Friday, July 31, 2015

Colombia holds rate and cuts 2015 growth forecast

    Colombia's central bank maintained its benchmark intervention rate at 4.5 percent, saying temporary price shocks should reverse during the monetary policy horizon though the "recent depreciation of the peso could delay the convergence of inflation to the target."
    The Central Bank of Colombia, which raised its rate by 125 basis points in 2014 to curb inflation, added that it expects the country's economy in the second quarter to expand at a pace that is similar to the first quarter, with the drop in oil prices and other commodity prices that are exported having a negative impact on national income, partly explaining the "sharp devaluation" of the peso's exchange rate.
    Colombia's economy expanded by 0.8 percent in the first quarter from the fourth quarter and on an annual basis Gross Domestic Product grew by 2.8 percent, down from 3.5 percent in the fourth quarter and the lowest annual growth rate since the fourth quarter of 2012.
    For 2015 the central bank lowered its growth forecast to 2.8 percent from a previous forecast of 3.2 percent, adding growth could be in a range of 1.8 to 3.4 percent. In 2014 GDP grew 4.8 percent.
    The central bank noted that inflation remained relatively stable in June and inflation expectations one and two years ahead remain around the bank's midpoint target of 3.0 percent.
    Colombia's inflation rate rose marginally to 4.42 percent in June from 4.41 percent in May, above the central bank's upper limit of 4.0 percent.
    Colombia's peso has been depreciating for the last 12 months, with the pace accelerating from May. Today the peso was trading at 2,880 to the U.S. dollar for a decline this year of 17 percent.
    Last month Colombia's finance minister, Mauricio Cardenas, was quoted as saying policymakers expect inflation to slow toward the end of the year and are not considering any rise in interest rates, with the rise in inflation due to short-lived supply shocks, particularly to potatoes and rice.

    The Central Bank of Colombia issued the following statement (translation by Google):
"The Board of the Central Bank at its meeting today decided to keep interest rates at 4.5% intervention. In this decision, the Board took into account mainly the following aspects:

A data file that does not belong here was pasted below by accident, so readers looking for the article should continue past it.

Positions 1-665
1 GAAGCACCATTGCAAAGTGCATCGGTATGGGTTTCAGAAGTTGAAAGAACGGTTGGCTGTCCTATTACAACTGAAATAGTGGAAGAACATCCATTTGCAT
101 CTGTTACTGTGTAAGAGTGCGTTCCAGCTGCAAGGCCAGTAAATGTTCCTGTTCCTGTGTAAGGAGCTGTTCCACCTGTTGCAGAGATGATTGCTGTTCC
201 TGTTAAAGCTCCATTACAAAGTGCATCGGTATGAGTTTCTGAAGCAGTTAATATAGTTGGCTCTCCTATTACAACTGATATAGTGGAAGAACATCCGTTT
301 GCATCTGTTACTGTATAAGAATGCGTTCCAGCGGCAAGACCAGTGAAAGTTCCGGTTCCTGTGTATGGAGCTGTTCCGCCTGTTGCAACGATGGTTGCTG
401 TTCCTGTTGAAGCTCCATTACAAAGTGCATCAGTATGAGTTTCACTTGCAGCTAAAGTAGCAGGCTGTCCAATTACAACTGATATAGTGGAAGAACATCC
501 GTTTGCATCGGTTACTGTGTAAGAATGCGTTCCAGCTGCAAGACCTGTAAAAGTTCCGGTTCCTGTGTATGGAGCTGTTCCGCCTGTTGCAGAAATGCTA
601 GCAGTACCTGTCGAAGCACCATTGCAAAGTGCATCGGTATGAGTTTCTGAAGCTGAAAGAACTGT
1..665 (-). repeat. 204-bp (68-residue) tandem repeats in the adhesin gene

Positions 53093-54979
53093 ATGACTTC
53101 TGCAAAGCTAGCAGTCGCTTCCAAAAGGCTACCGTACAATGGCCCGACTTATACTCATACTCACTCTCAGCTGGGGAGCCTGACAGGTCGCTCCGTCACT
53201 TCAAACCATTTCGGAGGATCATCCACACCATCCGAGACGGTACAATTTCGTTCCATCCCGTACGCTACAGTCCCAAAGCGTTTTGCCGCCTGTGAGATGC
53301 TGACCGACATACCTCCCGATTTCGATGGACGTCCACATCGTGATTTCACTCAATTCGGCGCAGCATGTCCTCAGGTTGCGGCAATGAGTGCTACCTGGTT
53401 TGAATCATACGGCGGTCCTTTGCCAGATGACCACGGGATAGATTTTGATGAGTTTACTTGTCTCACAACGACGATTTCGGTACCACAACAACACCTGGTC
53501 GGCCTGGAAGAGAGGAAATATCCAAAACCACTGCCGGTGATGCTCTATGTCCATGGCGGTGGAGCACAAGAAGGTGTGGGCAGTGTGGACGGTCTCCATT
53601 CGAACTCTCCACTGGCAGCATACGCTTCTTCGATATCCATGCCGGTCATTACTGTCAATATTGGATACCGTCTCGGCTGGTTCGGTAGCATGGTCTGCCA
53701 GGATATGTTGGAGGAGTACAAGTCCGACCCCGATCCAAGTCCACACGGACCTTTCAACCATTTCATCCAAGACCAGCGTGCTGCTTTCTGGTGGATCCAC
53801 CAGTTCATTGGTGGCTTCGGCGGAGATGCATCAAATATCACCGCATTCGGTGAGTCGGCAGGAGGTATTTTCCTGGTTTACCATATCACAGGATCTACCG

• Annual consumer inflation (4.42%) remained relatively stable in June. The average of the four measures of core inflation (4.14%) increased for the ninth consecutive month. Inflation expectations of analysts to one and two years and those arising TES 2, 3 and 5 years continue around 3%.  
    • The slower growth in food supply, transmission nominal depreciation consumer prices and the increase in costs of imported raw materials, largely explain the acceleration in inflation. 
    • The depreciation of the peso and the persistence of El Niño may postpone the convergence of inflation to the target directly and by activation of indexation mechanisms. 
    • In the United States the records of the first half of 2015 showed a moderation in the growth rate compared to the second half of 2014. The euro area and Japan maintained a slow recovery while China's economy has slowed a little more than expected. Latin American economies grow larger at low or negative rates. These results have affected external demand for weaker than the estimated one quarter behind Colombian producers. 
    • The agreement between Greece and its creditors significantly reduced global risk aversion. The dollar continues to strengthen and expects the Federal Reserve increased US interest rates this year. 
    • The international oil price dropped like other commodity prices exported by Colombia. The decline in the terms of trade has a negative effect on national income and partly explains the sharp devaluation of the peso against the dollar.
    • In Colombia, given the indicators of retail, consumer confidence and trade, economic expectations, import, and to developments in foreign demand for domestic goods and services, technical team estimates that economic growth for the second quarter of 2015 would have been similar to that recorded in the first. For all 2015, the most likely figure was revised from 3.2% to 2.8%, contained in a range between 1.8% and 3.4%.
In short, inflation remains above the upper limit of the target range and domestic spending in the economy continues to adjust to the lower dynamics of national income. It is expected in the horizon of monetary policy action temporary price shocks are reversed in an environment of inflation expectations anchored at the finish. However, the recent depreciation of the peso could delay the convergence of inflation to the target. 

The Board will continue to carefully monitor the behavior and projections of economic activity and inflation in the country, asset markets and the international situation. It reiterates also that monetary policy will depend on the information available."


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